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Illustration: Sarah Grillo/Axios

Broad U.S. antitrust action against Big Tech moved firmly from the speculative realm to the investigative mode in the last 72 hours, as both Congress and regulatory agencies appeared to be moving forward with inquiries.

The big picture: While the pressure on the likes of Google, Facebook, Amazon and Apple has been mounting for years, the one-two punch of a public Congressional investigation into their dominance and possible antitrust probes by regulators marks a major escalation in tensions.

  • Last year saw high-profile testimony by CEOs like Facebook's Mark Zuckerberg, but the action will now shift to more mundane yet substantial document and evidence gathering that would form the basis of court cases or settlements.

Driving the news: The House Judiciary Committee said Monday that it was launching a bipartisan investigation into whether big tech platforms are engaged in monopolistic practices.

  • A person familiar with the investigation said that, in addition to public hearings, the inquiry would include requesting documents from a wide range of companies.
  • That could allow the committee to receive information from small competitors of the tech giants who would otherwise be wary of testifying publicly, the person said.
  • "Given the growing tide of concentration and consolidation across our economy, it is vital that we investigate the current state of competition in digital markets and the health of the antitrust laws," said Rep. Jerrold Nadler (D-N.Y.), the committee's chairman.
  • Tech stocks fell in Monday trading as the federal interest in the companies came into focus.

Between the lines: The investigation could help lawmakers develop a factual record to shape legislation overhauling the nation's antitrust laws, which reformers say are inadequate for reining in corporate power as it exists today.

The announcement followed reporting over the weekend and into Monday that the Justice Department and the Federal Trade Commission had split up the field of investigations into anti-competitive behavior by tech giants.

Why it matters: Of the many ways critics want to address concerns about Big Tech, antitrust action has always been among the most significant — although it was largely seen as the least likely route.

  • It could result in action as serious as the firms being broken up, but even if it doesn't, it could seriously distract the platforms' efforts to grow their main businesses and anticipate new waves of tech innovation. Microsoft learned this lesson the hard way after its antitrust fight with Washington two decades ago.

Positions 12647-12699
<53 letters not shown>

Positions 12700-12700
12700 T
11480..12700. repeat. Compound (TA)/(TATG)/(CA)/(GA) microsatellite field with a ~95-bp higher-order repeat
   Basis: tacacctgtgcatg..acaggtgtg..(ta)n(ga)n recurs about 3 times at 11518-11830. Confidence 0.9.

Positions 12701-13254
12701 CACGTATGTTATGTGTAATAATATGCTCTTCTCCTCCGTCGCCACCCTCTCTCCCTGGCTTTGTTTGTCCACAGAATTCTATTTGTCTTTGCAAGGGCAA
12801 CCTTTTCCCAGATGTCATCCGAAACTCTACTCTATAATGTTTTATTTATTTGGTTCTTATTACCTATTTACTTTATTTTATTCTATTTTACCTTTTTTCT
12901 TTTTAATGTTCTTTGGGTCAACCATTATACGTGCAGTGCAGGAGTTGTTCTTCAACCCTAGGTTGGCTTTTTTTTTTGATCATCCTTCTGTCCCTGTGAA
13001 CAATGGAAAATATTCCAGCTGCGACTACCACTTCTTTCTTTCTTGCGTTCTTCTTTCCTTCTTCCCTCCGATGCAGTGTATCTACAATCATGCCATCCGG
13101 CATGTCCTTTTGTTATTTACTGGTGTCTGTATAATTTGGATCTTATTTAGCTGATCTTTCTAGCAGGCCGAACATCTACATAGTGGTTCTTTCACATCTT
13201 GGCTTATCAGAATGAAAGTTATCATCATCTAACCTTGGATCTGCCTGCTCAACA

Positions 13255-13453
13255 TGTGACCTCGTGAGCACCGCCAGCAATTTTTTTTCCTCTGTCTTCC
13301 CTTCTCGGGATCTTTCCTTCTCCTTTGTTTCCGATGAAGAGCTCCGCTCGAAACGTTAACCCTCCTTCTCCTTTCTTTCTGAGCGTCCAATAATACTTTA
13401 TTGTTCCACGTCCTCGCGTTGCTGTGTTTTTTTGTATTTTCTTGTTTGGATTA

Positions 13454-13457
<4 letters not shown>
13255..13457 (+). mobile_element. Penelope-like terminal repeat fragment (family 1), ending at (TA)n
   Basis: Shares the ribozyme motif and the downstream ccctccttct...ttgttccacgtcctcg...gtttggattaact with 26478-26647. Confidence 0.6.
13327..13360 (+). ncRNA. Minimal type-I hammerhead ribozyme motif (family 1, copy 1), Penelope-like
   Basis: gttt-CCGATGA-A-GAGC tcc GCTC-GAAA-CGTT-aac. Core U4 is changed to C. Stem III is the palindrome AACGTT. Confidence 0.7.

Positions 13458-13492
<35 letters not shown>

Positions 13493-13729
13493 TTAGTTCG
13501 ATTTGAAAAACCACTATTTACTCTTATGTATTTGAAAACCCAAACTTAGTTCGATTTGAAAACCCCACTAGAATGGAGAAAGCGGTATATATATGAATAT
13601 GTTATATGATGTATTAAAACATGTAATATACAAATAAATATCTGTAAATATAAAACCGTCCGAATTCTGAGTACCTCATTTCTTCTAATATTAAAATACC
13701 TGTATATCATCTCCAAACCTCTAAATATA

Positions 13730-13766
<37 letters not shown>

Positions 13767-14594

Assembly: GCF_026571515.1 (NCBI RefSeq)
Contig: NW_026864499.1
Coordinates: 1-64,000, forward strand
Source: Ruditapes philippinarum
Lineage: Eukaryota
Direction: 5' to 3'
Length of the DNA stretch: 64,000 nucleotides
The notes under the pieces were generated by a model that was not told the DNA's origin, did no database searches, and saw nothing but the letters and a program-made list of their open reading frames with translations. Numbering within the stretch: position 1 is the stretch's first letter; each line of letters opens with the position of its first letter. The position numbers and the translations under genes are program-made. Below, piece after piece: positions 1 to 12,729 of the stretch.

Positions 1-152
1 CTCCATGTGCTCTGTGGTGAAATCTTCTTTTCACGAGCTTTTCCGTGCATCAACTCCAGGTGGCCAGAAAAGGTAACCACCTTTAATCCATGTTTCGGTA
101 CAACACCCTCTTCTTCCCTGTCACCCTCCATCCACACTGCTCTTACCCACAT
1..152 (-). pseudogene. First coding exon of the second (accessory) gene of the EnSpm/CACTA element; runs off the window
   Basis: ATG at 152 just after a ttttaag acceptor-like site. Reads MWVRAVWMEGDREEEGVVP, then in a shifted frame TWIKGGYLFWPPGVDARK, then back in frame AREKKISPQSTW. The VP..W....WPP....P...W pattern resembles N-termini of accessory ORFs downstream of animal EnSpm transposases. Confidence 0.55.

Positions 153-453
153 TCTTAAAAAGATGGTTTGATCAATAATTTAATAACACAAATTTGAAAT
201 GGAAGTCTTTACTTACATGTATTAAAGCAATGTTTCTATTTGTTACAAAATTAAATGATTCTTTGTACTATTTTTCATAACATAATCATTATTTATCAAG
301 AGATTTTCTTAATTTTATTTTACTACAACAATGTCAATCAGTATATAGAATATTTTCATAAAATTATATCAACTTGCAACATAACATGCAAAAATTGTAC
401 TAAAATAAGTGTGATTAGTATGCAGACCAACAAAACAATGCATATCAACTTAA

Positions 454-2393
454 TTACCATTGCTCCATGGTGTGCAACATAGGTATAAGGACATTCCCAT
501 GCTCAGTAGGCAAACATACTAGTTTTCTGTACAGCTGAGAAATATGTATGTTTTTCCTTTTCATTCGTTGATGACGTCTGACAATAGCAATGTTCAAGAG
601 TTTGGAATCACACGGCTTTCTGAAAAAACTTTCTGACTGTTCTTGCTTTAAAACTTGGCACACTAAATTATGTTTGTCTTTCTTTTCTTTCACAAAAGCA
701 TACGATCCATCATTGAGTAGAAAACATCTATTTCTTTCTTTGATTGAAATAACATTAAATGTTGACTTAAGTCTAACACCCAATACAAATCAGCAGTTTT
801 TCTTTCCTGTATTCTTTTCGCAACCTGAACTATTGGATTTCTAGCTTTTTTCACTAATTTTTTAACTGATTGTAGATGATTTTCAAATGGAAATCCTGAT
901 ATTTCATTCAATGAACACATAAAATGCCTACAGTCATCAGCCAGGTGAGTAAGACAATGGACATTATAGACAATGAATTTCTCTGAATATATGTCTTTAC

What we're watching: Congressional hearings on the issue will unfold in the coming months, and signs that DOJ and FTC are moving forward with formal investigations into the tech giants could leak out in the form of official inquiries sent to the companies or their competitors.

Our thought bubble: Once inquiries like this get started, they develop their own momentum even as they proceed at what feels like a leaden pace to tech insiders. These companies likely face years of entanglement.

Go deeper

Fed: Rate hikes "will soon be appropriate"

The Federal Reserve's headquarters building. Photo: Anna Moneymaker/Getty Images

Federal Reserve officials expect "it will soon be appropriate" to raise the central bank's main target interest rate, setting the stage for a rate hike at its next meeting in mid-March.

Driving the news: In a statement following a two-day meeting published Wednesday afternoon, however, the policy-setting Federal Open Market Committee teed up its next move without taking new action.

How long it’s taken to confirm Supreme Court justices

Expand chart
Data: Axios research, U.S. Supreme Court, Supreme Court Historical Society; Chart: Jacque Schrag/Axios

It takes a U.S. president an average of 70 days from the date a Supreme Court seat is vacated to nominate a replacement, according to data from the Supreme Court Historical Society.

Why it matters: With news outlets reporting liberal Supreme Court Justice Stephen Breyer's plans to retire, Democrats will be looking to confirm President Biden's nominee with enough time to refocus the national political debate ahead of the midterms.

Updated 34 mins ago - Science

Blizzard likely to hit New England this weekend as "bomb cyclone" forms

Computer model projection of the precipitation and wind field from the weekend storm in the Northeast. (Earth.nullschool.net)

A powerful blizzard is likely to strike parts of New England and the Mid-Atlantic beginning Friday and lasting into the weekend, with snow totals that are likely to be measured in feet.

The big picture: The joining of weather systems embedded in both the polar, or northern branch, of the jet stream and the southern branch is projected to create a bomb cyclone. Such storms undergo a process known as bombogenesis, with their minimum central air pressure readings plunging at least 24 millibars in 24 hours.